Founded in 2006, Stoke Mandeville Spinal Research (SMSR) is an independent, national charity seeking to promote quality of life in people with spinal cord injury (SCI) through research.  Our vision is to enable people with spinal cord injury to have life after paralysis without the setbacks of debilitating health complications.

We work closely with the National Spinal Injuries Centre (NSIC) and other healthcare settings to help deliver the best research outcomes that will improve the quality of life for those living with SCI.

We support research only in our priority areas, each of which affects the quality of life of people living with Spinal Cord Injury

Inspirations

SMSR has evolved thanks to the hard work and inspiration of a few, whose influence is still felt today. The pioneering research in spinal cord injuries undertaken by Sir Ludwig Guttmann, Prof Hans Frankel OBE and Professor Paul Kennedy laid the foundations for our work today.  We are committed to funding innovative research that helps to deepen our understanding and dissemination of best practice in priority areas, each of which affects the quality of life of people living with SCI.

We will be eternally grateful to the dedication of David Tolkien who sadly died in 2014.  David's experience of living with the complications of spinal cord injury inspired the development of our mission to improve the quality of life for people like him.  In addition, his generosity to the charity through his personal trust, allowed us to invest in infrastructure to build the charity in its infancy.  These funds, coupled with a similarly generous gift from The Colin Javens Spinal Trust, were the foundations on which the charity was built.

Professor Paul Kennedy, a founding trustee, took the support of David Tolkien and Colin Javens and galvanised many others to get involved and grow the charity in all areas.  His untimely death in 2016 left a huge hole, and trustees today are determined to continue his legacy of making sure the interests of people living with spinal cord injury are at the heart of all that we do.

Our Timeline

 Dr Joost van Middendorp was appointed as our first Research Director in 2012.  Since then, we have achieved a number of milestones including:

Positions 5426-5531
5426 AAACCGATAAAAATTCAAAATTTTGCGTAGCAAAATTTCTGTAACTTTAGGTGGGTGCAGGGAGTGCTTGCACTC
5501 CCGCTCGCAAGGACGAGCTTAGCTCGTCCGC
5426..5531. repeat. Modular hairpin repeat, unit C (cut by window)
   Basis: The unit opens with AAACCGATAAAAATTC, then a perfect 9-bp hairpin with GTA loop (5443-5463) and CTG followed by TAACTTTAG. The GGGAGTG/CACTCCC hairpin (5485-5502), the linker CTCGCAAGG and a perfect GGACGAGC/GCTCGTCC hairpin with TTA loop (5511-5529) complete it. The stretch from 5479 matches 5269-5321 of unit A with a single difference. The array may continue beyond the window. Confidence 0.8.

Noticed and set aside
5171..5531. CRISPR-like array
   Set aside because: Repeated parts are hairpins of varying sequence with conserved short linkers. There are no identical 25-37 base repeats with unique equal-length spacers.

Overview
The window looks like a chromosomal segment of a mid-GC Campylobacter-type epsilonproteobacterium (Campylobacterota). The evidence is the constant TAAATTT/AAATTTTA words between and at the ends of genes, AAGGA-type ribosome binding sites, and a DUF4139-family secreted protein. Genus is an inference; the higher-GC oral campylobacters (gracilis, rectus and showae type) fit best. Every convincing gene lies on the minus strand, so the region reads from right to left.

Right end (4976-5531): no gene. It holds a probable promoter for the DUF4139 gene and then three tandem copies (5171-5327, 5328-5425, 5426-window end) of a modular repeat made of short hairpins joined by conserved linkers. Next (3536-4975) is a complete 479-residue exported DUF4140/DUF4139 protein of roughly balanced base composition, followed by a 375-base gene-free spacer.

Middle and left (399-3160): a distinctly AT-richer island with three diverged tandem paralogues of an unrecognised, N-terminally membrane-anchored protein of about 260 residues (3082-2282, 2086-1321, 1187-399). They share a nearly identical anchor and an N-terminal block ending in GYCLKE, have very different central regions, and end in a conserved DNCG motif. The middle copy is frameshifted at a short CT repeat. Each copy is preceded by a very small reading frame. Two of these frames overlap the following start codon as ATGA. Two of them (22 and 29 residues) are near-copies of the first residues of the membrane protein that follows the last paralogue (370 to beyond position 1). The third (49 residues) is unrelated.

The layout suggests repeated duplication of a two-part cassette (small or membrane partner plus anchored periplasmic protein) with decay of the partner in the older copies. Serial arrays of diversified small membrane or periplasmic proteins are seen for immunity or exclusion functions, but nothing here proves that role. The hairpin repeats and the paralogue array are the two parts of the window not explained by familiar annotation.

• 2013-2014: SMSR funds and collaborates with clinicians from the NSIC on two feasibility studies: Lower-limb exoskeletons for individuals with chronic spinal cord injury and Eye-tracking computer systems for inpatients with tetraplegia.
  • 2014:  In collaboration with the James Lind Alliance, SMSR creates the first UK spinal cord injury priority setting partnership to help guide our research focus on areas that matter most to people living with paralysis.
  • August 2014: SMSR is awarded £281,960 funding from the National Institute of Health Research to conduct a placebo-based drugs trial into the prevention of urinary tract infections in people living with spinal cord injury.
  • December 2014: SMSR together with the James Lind Alliance establishes the Top 10 Research Priorities and publishes these in Lancet Neurology. Click here for details
  • 2015 Findings from the feasibility study Lower-limb exoskeletons for individuals with chronic spinal cord injury is published in Spinal Cord Magazine.  Click here for details
  • Findings from the feasibility study Eye-tracking computer systems for inpatients with tetraplegia is published in Spinal Cord Magazine. Click here for details
  • 2016: SMSR opens the Applied Neurolab in the NSIC to enable research into core areas including assistive technologies for upper-limb rehabilitation and Neuropathic pain management. 
  • 2017: SMSR collaborates with the NSIC to conduct a trial of the SEM Glove to assist with upper-limb rehabilitation and hand function.
  • 2019: SMSR becomes a fully-grant making organisation to fund research in priority areas:  Urinary Tract Infection; Pressure Sores; Neuropathic Pain and Assistive Technology Primarily for Upper Limb function.